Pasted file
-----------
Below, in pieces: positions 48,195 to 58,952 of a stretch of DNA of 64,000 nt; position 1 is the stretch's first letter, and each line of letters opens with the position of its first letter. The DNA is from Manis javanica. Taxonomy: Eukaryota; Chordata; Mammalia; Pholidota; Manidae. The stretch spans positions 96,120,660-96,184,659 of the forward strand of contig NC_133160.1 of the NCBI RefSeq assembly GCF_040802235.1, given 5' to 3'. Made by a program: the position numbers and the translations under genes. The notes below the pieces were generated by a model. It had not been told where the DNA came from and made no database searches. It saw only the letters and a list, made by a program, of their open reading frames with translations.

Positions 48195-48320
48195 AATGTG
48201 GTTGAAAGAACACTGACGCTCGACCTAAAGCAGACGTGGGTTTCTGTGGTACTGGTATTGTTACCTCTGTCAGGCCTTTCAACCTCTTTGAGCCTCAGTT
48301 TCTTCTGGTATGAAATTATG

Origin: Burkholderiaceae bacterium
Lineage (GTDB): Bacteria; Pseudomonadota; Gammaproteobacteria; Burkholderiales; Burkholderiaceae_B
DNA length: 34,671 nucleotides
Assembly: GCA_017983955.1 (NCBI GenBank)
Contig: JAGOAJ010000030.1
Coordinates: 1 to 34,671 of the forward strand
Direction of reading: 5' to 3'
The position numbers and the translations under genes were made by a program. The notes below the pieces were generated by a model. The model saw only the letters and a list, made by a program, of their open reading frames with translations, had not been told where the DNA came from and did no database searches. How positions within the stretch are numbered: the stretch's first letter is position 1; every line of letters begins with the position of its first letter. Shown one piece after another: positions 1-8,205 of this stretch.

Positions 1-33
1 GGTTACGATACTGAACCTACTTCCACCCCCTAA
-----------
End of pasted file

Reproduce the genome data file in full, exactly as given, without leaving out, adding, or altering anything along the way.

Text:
Below, in pieces: positions 48,195 to 58,952 of a stretch of DNA of 64,000 nt; position 1 is the stretch's first letter, and each line of letters opens with the position of its first letter. The DNA is from Manis javanica. Taxonomy: Eukaryota; Chordata; Mammalia; Pholidota; Manidae. The stretch spans positions 96,120,660-96,184,659 of the forward strand of contig NC_133160.1 of the NCBI RefSeq assembly GCF_040802235.1, given 5' to 3'. Made by a program: the position numbers and the translations under genes. The notes below the pieces were generated by a model. It had not been told where the DNA came from and made no database searches. It saw only the letters and a list, made by a program, of their open reading frames with translations.

Positions 48195-48320
48195 AATGTG
48201 GTTGAAAGAACACTGACGCTCGACCTAAAGCAGACGTGGGTTTCTGTGGTACTGGTATTGTTACCTCTGTCAGGCCTTTCAACCTCTTTGAGCCTCAGTT
48301 TCTTCTGGTATGAAATTATG

Origin: Burkholderiaceae bacterium
Lineage (GTDB): Bacteria; Pseudomonadota; Gammaproteobacteria; Burkholderiales; Burkholderiaceae_B
DNA length: 34,671 nucleotides
Assembly: GCA_017983955.1 (NCBI GenBank)
Contig: JAGOAJ010000030.1
Coordinates: 1 to 34,671 of the forward strand
Direction of reading: 5' to 3'
The position numbers and the translations under genes were made by a program. The notes below the pieces were generated by a model. The model saw only the letters and a list, made by a program, of their open reading frames with translations, had not been told where the DNA came from and did no database searches. How positions within the stretch are numbered: the stretch's first letter is position 1; every line of letters begins with the position of its first letter. Shown one piece after another: positions 1-8,205 of this stretch.

Positions 1-33
1 GGTTACGATACTGAACCTACTTCCACCCCCTAA